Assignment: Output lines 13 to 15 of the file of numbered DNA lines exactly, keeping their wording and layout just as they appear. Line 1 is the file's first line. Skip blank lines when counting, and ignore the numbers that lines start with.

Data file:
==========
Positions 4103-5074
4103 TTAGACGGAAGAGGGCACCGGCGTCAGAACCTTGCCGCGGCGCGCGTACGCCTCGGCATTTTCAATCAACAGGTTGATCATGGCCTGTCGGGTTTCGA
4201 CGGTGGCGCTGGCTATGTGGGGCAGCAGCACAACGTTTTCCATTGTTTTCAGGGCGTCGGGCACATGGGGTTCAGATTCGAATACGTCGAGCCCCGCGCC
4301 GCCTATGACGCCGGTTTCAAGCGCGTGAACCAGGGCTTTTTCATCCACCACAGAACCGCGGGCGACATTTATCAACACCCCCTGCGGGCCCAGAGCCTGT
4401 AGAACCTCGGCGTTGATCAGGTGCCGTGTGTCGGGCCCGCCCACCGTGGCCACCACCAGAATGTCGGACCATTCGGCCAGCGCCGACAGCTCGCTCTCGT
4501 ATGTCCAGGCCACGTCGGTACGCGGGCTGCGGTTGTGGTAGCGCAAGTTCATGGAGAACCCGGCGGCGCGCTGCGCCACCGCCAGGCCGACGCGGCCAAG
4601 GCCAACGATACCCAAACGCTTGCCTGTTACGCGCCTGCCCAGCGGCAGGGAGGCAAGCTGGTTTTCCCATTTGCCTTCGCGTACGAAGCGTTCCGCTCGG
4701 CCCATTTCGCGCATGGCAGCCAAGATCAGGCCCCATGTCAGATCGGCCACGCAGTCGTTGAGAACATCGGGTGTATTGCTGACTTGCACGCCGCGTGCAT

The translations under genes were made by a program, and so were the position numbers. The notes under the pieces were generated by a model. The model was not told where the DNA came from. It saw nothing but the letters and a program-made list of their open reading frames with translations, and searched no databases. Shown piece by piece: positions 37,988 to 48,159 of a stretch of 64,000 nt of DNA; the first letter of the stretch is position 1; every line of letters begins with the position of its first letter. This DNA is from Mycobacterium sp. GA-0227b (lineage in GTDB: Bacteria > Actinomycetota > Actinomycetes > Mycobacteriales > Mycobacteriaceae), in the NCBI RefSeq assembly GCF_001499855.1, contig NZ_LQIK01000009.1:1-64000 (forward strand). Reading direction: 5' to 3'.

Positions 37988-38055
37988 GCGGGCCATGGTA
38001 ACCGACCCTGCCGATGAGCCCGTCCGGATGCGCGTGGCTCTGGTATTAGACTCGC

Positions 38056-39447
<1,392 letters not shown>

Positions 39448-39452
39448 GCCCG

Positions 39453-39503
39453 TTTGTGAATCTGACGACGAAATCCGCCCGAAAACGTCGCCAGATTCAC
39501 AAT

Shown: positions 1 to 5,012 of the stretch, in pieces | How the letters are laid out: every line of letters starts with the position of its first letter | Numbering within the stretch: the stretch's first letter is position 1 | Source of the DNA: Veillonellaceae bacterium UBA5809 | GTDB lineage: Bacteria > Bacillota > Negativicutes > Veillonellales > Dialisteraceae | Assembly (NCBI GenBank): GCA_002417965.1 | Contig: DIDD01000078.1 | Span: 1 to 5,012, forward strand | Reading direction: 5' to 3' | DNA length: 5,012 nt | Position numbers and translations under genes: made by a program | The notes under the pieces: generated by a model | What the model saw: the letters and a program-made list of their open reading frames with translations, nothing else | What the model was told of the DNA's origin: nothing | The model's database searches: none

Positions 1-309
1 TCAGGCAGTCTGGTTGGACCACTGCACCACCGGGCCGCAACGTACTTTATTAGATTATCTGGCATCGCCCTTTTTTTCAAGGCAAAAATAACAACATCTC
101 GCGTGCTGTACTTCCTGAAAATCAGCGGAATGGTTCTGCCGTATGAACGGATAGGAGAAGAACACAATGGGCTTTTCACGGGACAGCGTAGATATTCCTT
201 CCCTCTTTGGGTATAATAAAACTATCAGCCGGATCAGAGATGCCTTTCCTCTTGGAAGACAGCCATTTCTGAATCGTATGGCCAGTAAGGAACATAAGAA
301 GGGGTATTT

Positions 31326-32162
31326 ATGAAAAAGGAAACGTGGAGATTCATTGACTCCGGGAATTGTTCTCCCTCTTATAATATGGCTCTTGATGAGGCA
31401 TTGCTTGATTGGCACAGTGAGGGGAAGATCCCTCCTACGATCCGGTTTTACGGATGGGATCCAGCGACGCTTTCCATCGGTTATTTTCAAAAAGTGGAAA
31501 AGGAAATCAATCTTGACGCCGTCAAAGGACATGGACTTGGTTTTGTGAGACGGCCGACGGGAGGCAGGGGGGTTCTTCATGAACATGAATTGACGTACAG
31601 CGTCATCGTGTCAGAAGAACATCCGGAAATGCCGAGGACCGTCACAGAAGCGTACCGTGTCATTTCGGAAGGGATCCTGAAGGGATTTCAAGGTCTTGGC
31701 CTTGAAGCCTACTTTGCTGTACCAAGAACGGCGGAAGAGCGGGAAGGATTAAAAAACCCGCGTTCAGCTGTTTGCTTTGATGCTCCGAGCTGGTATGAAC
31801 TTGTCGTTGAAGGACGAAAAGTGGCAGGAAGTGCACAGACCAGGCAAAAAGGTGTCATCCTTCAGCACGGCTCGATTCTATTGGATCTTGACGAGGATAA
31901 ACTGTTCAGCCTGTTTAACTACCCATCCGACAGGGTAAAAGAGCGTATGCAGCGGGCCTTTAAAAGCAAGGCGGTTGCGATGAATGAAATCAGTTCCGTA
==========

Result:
Positions 38056-39447
<1,392 letters not shown>

Positions 39448-39452